Irs. Mary Ward owns the building.
Albert Caul, colored, saloonist and
ormer constable, was shot and killed
?y Mrs. Thomas Leggin at Winona. W.
"a., during a quarrel, in which Caul
"cusod a son of Mrs. Leggin of stealing
itores have purcha
:omta5m]ed 8m (Sue si
g of ttiousamds of ?
ice Then? on Sale Tooiorn
DERICK OPPERMANN gave the
all, the price that secured these hi
stocks they will be sold from the
ide, but are new and fresh in ever)
are needs at nearly half the price
Babbitt's and Sunny M
25c Gold Dust
Peas, various brands, 12 fo
Lima Beans, 12 for 85c; ea<
Wool, Palmo and Lifebuoy
Campbell's Soups, all kinds
: Tea (black, gunpowder, r
50c to $1.00 value.. ..
: Tea, mixed, sells at 40c..
: 15c Spinach, large can....
TH AND L S'
iifnni inn iumn niiT
MrAKLAnu wind, dui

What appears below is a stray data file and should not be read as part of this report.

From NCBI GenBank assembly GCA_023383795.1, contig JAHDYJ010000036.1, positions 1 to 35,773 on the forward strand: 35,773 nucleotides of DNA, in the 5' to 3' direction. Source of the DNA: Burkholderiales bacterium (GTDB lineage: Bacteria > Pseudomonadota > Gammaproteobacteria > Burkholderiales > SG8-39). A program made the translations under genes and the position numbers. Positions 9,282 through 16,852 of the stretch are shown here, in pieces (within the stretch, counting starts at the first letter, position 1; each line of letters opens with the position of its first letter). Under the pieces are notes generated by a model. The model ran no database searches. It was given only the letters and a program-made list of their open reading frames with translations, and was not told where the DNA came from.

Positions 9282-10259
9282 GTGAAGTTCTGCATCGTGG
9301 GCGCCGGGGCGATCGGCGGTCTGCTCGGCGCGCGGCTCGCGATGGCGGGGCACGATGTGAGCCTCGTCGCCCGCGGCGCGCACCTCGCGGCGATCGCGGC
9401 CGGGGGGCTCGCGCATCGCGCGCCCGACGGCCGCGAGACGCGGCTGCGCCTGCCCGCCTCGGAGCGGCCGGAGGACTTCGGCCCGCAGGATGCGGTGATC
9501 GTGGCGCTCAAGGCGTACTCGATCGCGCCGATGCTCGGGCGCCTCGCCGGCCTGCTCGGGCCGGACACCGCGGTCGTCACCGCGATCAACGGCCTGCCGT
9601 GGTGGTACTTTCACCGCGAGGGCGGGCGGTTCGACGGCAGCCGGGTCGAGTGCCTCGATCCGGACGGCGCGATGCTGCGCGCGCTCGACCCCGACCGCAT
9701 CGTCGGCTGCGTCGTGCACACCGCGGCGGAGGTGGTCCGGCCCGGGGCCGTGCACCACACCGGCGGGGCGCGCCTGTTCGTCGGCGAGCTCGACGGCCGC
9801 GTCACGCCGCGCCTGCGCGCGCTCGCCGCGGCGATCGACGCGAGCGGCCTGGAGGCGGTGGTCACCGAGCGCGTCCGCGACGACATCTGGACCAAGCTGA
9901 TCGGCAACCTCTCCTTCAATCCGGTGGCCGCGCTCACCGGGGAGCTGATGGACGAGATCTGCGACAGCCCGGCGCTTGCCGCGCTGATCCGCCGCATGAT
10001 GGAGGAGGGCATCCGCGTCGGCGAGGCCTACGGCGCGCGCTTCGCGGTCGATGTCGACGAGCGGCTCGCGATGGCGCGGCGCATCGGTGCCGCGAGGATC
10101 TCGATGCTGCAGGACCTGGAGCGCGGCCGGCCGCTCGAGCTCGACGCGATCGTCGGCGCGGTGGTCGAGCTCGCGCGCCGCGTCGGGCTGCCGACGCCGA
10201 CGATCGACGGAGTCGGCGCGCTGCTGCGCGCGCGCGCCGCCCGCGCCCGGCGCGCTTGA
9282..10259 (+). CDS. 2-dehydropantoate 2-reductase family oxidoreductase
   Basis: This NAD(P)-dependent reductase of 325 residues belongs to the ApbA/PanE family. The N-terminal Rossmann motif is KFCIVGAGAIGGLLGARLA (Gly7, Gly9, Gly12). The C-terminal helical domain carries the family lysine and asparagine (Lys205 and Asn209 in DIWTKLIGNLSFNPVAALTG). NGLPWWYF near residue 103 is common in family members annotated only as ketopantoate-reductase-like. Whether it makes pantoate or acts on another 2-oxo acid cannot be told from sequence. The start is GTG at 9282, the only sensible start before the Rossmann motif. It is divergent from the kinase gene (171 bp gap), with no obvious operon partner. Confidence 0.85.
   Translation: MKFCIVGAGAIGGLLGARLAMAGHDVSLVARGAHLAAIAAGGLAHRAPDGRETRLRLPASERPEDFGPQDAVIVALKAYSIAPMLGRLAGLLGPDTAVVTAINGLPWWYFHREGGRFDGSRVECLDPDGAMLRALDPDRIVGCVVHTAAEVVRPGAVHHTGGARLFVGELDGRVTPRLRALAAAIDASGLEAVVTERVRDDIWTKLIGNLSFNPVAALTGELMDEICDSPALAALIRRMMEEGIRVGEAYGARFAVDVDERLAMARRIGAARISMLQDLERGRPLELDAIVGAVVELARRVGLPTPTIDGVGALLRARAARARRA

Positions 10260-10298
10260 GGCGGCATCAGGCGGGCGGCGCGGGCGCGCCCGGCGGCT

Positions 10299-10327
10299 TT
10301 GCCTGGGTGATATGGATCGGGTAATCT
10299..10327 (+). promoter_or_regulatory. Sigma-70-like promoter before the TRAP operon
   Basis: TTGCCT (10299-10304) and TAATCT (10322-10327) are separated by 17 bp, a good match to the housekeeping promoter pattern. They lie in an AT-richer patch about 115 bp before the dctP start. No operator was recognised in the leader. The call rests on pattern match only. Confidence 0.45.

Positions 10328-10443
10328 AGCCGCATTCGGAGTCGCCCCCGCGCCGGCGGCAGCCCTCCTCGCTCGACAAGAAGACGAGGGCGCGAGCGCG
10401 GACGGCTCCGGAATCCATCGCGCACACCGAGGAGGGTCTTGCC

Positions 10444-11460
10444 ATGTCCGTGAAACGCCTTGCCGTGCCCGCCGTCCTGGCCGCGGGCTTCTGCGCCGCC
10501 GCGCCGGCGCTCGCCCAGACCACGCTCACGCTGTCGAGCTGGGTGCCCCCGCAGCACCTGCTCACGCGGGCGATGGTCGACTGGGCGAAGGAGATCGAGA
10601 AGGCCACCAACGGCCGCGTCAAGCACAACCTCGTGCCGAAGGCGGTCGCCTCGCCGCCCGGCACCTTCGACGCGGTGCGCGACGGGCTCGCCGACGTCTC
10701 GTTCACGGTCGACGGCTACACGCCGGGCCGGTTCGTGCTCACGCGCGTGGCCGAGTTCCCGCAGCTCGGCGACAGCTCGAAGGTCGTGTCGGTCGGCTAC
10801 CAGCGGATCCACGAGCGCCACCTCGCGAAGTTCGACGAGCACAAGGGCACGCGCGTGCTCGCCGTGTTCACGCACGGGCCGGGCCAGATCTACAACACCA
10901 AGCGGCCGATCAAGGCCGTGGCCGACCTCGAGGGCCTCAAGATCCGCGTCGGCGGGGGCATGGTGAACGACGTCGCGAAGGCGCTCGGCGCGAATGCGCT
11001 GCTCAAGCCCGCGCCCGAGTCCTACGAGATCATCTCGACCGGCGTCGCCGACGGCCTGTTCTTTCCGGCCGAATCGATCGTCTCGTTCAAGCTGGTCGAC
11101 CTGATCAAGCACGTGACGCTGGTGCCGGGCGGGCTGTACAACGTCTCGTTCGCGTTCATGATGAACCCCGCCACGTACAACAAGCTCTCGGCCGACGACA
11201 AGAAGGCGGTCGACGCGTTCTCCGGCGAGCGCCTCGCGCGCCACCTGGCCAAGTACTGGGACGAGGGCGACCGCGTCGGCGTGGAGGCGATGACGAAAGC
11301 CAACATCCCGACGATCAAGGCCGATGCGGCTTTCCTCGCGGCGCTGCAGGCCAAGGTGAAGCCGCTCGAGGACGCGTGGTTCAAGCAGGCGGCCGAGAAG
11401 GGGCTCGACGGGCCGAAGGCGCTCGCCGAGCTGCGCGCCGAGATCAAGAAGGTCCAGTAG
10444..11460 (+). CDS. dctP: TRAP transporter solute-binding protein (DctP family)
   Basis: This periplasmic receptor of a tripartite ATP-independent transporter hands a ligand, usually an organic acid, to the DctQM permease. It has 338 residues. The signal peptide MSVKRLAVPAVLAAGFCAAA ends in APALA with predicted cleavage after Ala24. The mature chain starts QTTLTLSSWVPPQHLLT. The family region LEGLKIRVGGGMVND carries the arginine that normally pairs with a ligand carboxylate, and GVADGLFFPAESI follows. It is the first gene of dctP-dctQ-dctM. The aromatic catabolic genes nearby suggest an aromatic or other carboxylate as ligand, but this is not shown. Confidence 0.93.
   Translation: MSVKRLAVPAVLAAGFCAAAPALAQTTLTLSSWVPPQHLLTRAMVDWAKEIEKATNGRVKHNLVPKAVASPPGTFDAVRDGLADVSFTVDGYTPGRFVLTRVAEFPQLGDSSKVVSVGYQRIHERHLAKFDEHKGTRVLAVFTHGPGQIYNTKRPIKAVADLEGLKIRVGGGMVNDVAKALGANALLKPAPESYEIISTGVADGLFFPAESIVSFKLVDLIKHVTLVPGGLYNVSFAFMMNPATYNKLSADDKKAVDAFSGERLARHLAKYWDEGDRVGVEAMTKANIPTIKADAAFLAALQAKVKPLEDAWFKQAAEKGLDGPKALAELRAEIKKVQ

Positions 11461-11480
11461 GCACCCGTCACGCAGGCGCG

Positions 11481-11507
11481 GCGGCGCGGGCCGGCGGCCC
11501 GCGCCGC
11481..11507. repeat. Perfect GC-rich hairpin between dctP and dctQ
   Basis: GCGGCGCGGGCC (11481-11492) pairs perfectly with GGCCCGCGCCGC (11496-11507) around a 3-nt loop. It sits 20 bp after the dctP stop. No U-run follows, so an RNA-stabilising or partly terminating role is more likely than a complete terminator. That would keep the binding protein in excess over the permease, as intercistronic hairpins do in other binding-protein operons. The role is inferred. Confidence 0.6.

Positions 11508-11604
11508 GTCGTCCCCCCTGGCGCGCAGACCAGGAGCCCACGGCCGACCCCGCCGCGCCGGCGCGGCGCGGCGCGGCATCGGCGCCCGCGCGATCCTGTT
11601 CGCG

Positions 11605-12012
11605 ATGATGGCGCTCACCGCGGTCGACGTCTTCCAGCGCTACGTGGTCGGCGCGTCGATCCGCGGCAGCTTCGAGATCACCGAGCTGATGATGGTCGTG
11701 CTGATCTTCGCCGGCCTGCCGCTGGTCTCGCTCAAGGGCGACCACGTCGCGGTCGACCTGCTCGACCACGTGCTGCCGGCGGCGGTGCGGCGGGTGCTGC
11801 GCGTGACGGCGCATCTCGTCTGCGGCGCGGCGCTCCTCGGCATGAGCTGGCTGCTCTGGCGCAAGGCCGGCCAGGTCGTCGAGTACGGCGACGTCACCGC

GETS DRAW VERDICT
Wild Scene of Disorder When
Decision Is Announced at
Exclusive London Club*
LONDON. May . 31.?Packey McFarland
of Chicago, aspirant to the lightweight
championship of the world, was
last night awarded a draw with Freddie
Welsh, the English lightweight title
holder, after twenty rounds of milling at
the exclusive National Sporting Club.
Referee Scott's decision created one of
the wildest scenes of disorder this aristocratic
organization ever experienced.
The official was hissed and hooted out
of the ring and even threats of violence
against his person were made. Even
those who wagered on Welsh, giving
odds of 7 to 4. joined in the demonstra
tion as the result of the unpopular ver,dict.
To everybody except the referee the
Chicago lightweight appeared to have
the contest well in hand from the first
round. It was not a thrilling fight. McFarland
appeared somewhat timid at first
and seldom led for the body. Perhaps he
was afraid of disqualification for fouling
and did not let himself out after the
fashion of American boxers. He fought
cautiously and skillfully at all times,
however. From the tenth round on he